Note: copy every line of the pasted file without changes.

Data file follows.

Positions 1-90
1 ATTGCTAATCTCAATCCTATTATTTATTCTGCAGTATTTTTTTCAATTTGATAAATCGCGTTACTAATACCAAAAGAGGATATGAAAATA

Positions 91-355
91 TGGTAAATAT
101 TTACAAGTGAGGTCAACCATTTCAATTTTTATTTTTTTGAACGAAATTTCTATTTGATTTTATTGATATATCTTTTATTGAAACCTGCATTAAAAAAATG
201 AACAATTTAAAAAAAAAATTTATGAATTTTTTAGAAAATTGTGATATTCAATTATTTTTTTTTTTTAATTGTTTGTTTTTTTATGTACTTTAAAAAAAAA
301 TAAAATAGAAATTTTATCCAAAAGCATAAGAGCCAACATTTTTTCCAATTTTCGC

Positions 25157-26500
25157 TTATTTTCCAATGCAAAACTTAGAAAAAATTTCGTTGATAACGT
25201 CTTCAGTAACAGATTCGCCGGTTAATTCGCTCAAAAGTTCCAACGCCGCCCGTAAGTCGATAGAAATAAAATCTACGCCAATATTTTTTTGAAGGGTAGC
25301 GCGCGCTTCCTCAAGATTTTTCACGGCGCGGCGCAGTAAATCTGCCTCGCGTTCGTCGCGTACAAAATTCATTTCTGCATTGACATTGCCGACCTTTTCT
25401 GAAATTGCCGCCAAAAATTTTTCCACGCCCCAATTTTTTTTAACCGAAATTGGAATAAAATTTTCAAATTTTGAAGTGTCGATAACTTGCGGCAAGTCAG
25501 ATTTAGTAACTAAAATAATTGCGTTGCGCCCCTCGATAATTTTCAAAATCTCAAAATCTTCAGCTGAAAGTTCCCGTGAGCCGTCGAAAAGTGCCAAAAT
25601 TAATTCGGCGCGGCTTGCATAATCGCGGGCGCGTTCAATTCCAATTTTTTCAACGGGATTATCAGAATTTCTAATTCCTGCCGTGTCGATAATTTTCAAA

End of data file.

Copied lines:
Positions 1-90
1 ATTGCTAATCTCAATCCTATTATTTATTCTGCAGTATTTTTTTCAATTTGATAAATCGCGTTACTAATACCAAAAGAGGATATGAAAATA

Positions 91-355
91 TGGTAAATAT
101 TTACAAGTGAGGTCAACCATTTCAATTTTTATTTTTTTGAACGAAATTTCTATTTGATTTTATTGATATATCTTTTATTGAAACCTGCATTAAAAAAATG
201 AACAATTTAAAAAAAAAATTTATGAATTTTTTAGAAAATTGTGATATTCAATTATTTTTTTTTTTTAATTGTTTGTTTTTTTATGTACTTTAAAAAAAAA
301 TAAAATAGAAATTTTATCCAAAAGCATAAGAGCCAACATTTTTTCCAATTTTCGC

Positions 25157-26500
25157 TTATTTTCCAATGCAAAACTTAGAAAAAATTTCGTTGATAACGT
25201 CTTCAGTAACAGATTCGCCGGTTAATTCGCTCAAAAGTTCCAACGCCGCCCGTAAGTCGATAGAAATAAAATCTACGCCAATATTTTTTTGAAGGGTAGC
25301 GCGCGCTTCCTCAAGATTTTTCACGGCGCGGCGCAGTAAATCTGCCTCGCGTTCGTCGCGTACAAAATTCATTTCTGCATTGACATTGCCGACCTTTTCT
25401 GAAATTGCCGCCAAAAATTTTTCCACGCCCCAATTTTTTTTAACCGAAATTGGAATAAAATTTTCAAATTTTGAAGTGTCGATAACTTGCGGCAAGTCAG
25501 ATTTAGTAACTAAAATAATTGCGTTGCGCCCCTCGATAATTTTCAAAATCTCAAAATCTTCAGCTGAAAGTTCCCGTGAGCCGTCGAAAAGTGCCAAAAT
25601 TAATTCGGCGCGGCTTGCATAATCGCGGGCGCGTTCAATTCCAATTTTTTCAACGGGATTATCAGAATTTCTAATTCCTGCCGTGTCGATAATTTTCAAA